The "Dead Man" statutes, enacted in various forms in almost every state, generally forbid a party or person interested to testify in an action involving a decedent's estate. As is well known, these statutes are the lone survival of the common law rule disqualifying parties and persons interested as witnesses in all actions, a rule which has otherwise been universally repudiated because of the realization that pecuniary interest does not necessarily raise any large probability of falsehood and that, even if it did, the risks of admitting such testimony can easily be minimized and are far outweighed by the advantages to be gained. In a recent Illinois decision the court excluded as a witness not only a party to an action involving a decedent's estate but also the party's divorced wife. This holding raises certain questions: (1) Is it a "general rule," established in most states, that the spouse of a person disqualified by a "Dead Man" statute is likewise disqualified? (2) What are the common law or statutory bases for any such disqualification? (3) What is the effect of divorce? Answers to these questions will require (1) an inquiry into the common law as to the spouse's competency and ( 2) an examination of various relevant statutes.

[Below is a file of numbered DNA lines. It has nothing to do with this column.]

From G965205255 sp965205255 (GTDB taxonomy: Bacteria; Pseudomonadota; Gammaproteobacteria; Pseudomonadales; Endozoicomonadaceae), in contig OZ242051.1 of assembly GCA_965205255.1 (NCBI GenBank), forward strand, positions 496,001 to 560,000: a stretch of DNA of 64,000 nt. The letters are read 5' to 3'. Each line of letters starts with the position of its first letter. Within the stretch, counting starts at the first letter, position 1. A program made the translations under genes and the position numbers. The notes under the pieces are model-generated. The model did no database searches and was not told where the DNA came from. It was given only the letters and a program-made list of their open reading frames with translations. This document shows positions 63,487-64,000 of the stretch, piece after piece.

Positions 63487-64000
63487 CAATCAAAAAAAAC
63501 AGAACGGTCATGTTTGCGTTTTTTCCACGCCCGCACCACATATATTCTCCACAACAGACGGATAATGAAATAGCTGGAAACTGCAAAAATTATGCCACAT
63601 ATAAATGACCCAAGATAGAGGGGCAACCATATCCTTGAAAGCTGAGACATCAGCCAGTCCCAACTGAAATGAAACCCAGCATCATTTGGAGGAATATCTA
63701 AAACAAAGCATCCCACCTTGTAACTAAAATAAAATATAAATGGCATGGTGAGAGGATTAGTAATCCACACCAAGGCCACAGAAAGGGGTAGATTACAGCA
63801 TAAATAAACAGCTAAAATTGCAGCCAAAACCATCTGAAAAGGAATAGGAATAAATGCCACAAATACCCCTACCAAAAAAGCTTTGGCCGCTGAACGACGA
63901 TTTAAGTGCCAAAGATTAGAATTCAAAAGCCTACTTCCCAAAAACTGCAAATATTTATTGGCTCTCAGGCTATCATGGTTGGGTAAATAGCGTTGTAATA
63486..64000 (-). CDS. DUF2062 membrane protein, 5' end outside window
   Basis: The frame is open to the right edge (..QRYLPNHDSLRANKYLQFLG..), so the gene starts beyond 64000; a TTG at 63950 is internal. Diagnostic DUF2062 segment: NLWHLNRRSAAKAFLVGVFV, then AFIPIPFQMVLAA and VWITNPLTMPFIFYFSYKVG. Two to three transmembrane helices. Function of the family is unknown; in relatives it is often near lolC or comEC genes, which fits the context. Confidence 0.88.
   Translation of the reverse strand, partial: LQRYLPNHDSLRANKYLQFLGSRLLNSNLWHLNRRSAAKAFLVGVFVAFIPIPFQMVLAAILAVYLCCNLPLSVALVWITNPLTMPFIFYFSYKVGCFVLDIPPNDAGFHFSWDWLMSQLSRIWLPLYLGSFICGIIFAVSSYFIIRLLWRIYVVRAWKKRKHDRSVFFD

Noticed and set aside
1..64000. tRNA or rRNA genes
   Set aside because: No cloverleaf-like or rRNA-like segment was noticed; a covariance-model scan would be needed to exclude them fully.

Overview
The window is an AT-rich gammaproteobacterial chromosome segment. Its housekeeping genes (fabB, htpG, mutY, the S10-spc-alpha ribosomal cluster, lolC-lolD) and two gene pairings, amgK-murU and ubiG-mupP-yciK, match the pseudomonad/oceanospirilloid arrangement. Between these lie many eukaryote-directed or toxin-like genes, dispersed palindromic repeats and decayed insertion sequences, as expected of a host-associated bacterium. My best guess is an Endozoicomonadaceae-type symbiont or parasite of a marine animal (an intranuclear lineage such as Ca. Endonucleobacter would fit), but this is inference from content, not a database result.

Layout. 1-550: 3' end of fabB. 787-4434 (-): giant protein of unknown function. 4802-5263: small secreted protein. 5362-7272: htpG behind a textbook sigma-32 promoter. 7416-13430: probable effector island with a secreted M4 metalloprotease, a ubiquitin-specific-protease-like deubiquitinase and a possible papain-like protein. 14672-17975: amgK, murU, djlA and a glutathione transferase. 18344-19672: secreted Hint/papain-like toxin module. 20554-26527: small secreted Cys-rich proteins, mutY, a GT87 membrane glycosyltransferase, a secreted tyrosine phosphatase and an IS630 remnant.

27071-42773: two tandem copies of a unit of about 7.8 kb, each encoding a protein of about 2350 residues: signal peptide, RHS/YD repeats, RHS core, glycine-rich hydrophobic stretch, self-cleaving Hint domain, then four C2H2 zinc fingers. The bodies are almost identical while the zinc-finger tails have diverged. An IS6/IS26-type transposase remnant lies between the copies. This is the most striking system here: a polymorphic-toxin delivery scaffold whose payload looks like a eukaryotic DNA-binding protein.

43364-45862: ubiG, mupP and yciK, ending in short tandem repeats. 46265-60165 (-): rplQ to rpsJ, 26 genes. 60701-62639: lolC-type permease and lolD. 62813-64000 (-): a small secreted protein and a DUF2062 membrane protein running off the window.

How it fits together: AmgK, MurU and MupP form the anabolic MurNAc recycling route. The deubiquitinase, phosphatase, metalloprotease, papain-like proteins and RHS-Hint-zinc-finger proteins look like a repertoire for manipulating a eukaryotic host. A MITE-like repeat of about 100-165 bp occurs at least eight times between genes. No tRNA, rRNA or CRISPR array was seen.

James E. Tobin S.Ed.,
WITNESSES-DEAD MAN STATUTES-COMPETENCE OF SPOUSE OF PARTY OR INTERESTED PERSON-EFFECT OF DIVORCE,
Mich. L. Rev.
Available at: https://repository.law.umich.edu/mlr/vol46/iss5/7